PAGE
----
Bacteriology is a branch of basic microbiology that is concerned with the diagnosis, prevention and treatment of infectious diseases caused by bacteria. It is simply the study of bacteria that are of medical importance i.e. that cause diseases in human beings and animals. Medical bacteriology is the study of the interactions between pathogenic bacteria and the human body as well as that of other animals and mammals that culminate in the development of infectious diseases in them. It also encompasses the pathogenicity, virulence and laboratory detection as well as the control and the prevention of the diseases caused by the pathogenic bacteria.

Bacteriology is defined as the study of bacteria. Medical Bacteriology is a branch of medical microbiology that is concerned with the diagnosis, prevention and treatment of infectious diseases caused by bacterial pathogens. It is simply the study of bacteria that are of medical importance i.e. that cause diseases in human beings and animals. Medical bacteriology is the study of the interactions between pathogenic bacteria and the human body as well as that of other animals and mammals that culminate in the development of infectious diseases in them. It also encompasses the pathogenicity, virulence and laboratory detection as well as the control and the prevention of the diseases caused by the pathogenic bacteria. As will be seen later in this textbook, there are plethora of bacteria that cause different diseases and infections in humans.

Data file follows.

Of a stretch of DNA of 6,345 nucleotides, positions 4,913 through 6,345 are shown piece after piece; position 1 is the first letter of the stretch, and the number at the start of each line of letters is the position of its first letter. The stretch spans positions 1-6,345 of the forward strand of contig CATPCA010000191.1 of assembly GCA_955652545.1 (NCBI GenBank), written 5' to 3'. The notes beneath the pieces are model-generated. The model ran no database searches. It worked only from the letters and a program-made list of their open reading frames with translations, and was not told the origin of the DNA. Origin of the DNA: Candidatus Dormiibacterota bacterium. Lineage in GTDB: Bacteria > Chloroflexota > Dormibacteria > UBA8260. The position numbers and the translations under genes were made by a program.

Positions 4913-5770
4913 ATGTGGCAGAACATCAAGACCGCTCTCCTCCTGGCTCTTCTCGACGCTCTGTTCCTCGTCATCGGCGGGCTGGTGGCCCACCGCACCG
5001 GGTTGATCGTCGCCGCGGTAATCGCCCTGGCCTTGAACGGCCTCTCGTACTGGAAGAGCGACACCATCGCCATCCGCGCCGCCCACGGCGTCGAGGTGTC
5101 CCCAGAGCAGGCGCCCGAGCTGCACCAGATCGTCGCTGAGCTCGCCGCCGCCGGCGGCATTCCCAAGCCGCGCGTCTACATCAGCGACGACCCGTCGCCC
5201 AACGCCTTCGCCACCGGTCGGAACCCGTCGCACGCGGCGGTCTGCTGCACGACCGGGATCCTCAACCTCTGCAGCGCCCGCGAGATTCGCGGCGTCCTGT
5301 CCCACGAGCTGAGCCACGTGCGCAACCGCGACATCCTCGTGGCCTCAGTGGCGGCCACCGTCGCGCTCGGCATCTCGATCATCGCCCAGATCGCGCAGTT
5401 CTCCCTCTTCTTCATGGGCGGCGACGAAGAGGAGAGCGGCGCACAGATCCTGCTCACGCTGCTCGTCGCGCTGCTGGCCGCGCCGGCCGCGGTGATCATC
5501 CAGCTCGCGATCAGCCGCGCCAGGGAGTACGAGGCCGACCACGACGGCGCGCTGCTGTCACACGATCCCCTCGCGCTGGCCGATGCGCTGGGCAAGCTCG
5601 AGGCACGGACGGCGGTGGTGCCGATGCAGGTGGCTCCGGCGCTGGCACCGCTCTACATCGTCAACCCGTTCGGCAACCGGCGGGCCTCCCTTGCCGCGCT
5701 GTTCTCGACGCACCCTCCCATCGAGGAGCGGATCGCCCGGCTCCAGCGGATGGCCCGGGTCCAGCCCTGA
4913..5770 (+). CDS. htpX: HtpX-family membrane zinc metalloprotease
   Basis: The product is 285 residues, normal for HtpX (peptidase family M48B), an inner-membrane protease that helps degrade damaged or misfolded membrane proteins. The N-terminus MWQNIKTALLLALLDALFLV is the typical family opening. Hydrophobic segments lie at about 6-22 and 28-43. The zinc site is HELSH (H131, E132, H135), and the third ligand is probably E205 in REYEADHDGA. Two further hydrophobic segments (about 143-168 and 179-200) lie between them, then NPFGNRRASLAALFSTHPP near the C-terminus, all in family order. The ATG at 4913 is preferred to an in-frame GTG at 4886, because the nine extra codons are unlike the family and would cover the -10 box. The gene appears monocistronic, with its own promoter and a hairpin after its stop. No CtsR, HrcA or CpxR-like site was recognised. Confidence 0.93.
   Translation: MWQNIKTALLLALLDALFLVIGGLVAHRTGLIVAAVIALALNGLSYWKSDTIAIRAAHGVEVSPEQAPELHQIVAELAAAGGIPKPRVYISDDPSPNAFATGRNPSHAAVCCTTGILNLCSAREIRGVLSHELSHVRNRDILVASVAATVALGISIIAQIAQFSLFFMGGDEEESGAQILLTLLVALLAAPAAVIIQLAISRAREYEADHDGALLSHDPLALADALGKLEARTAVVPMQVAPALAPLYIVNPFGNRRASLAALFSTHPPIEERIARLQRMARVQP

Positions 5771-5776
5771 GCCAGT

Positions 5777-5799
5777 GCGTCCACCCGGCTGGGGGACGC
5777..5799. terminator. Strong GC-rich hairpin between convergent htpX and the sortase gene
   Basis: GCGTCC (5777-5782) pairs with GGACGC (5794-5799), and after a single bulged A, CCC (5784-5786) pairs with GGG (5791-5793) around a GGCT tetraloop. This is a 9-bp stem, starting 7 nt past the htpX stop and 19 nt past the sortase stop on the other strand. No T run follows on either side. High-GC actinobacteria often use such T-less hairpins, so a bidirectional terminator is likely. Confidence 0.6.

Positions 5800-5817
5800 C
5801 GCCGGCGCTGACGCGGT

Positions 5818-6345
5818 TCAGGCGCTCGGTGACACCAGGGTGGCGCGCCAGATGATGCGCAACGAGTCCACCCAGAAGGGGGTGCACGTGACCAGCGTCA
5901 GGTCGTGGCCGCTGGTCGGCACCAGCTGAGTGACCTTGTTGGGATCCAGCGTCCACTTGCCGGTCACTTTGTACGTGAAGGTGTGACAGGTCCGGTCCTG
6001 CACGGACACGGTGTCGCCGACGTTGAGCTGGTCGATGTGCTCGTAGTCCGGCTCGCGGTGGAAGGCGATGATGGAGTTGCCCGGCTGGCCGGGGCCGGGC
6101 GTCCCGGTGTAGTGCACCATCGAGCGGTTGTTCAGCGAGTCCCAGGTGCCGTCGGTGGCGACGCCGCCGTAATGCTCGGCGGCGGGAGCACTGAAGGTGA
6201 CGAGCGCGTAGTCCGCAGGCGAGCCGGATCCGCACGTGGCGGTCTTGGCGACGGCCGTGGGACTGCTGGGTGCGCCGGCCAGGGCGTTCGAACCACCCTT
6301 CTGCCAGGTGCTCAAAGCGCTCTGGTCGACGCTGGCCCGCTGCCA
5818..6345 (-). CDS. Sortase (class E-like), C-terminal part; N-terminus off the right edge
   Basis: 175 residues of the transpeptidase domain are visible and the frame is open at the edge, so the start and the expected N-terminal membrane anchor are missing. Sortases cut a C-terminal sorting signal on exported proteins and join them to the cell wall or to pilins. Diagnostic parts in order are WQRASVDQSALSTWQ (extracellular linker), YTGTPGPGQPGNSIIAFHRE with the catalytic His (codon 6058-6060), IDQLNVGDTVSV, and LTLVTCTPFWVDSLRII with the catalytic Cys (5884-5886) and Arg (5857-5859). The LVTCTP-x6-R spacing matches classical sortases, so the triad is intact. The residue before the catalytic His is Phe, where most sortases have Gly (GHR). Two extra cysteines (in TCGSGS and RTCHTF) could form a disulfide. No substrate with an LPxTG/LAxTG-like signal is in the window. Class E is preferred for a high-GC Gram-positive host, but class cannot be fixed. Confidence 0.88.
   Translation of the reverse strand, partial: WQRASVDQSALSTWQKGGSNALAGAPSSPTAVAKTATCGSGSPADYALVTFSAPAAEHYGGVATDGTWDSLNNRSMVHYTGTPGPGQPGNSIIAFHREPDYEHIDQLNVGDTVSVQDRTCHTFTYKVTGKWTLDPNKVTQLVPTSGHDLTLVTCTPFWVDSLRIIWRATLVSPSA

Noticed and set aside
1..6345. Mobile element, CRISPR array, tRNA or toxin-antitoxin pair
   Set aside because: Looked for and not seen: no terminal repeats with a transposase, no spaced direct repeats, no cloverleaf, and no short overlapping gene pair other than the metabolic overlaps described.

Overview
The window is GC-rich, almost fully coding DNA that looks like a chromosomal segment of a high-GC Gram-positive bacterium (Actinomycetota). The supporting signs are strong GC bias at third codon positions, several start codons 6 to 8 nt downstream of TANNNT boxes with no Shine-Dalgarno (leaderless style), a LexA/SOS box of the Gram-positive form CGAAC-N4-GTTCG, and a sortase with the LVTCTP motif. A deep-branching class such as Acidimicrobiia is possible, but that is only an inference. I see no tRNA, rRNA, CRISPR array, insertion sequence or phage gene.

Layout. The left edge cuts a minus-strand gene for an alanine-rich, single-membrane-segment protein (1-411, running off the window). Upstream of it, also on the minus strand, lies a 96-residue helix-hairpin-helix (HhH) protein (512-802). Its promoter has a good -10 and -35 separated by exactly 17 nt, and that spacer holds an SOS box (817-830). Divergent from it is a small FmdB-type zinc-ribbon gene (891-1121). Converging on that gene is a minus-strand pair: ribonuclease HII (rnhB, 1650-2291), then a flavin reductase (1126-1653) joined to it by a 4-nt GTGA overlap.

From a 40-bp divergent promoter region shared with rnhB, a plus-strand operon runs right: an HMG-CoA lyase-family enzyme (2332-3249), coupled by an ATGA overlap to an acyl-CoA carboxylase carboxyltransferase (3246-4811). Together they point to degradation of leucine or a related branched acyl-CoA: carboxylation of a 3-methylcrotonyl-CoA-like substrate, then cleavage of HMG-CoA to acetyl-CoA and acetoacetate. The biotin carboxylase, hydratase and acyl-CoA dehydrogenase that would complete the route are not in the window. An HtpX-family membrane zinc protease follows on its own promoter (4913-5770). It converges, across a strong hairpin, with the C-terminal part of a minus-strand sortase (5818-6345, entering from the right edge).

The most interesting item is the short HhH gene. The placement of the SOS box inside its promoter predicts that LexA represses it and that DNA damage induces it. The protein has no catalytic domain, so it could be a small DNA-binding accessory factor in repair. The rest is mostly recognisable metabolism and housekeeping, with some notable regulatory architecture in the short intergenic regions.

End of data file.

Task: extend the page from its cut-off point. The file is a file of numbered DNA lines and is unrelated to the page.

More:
Microbiologists study bacteria as well as other microbes in order to gain basic understanding about their physiology, reproduction and metabolic activities so that they can understand the diseases they cause and develop practicable ways to control them, thereby preventing their emergence and spread within a given population. Prior to the discovery of antimicrobial agents (antibiotics in particular), pathogenic bacteria have caused many deaths and infections in human populations. Some bacterial diseases such as plague, tuberculosis (TB), diarrhea, dysentery, pneumonia, diphtheria, cholera and typhoid fever amongst others used to kill mankind in their thousands and millions. But due to the advent of antibiotics for the therapeutic management of these diseases coupled with improvement in water supply and environmental sanitation, humanity started to witness a drastic fall in some of these world epidemic diseases. However, some of these diseases (e.g. TB) which were once taught to be conquered by man have now re-emerged in the form of multidrug resistant strains, and some have caused some appreciable number of morbidity and mortality across the world.

Today, there is plethora of multidrug resistant strains of some pathogenic bacteria including Staphylococci, Escherichia, Klebsiella, and Pseudomonas amongst others which are defiant even in the face of antimicrobial onslaught; and a handful of these organisms are responsible for a majority of nosocomial infections and even community-acquired infections. About one-third of all deaths in the world today is caused by infectious agents including pathogenic bacteria, and the situation is worse in developing countries where environmental sanitation and access to quality healthcare services are still poor amongst the population. Aside this, a fall in the body’s natural defense against infectious diseases (i.e. the host’s immune system) which could be due to malnutrition and other predisposing factors can also increase people’s chances of becoming infected by pathogenic bacteria. In this chapter, some of the clinically important bacteria will be discussed from the point of view of their pathogenicity and/or host-parasite relationship, laboratory detection, immunity and their treatment in the face of infection.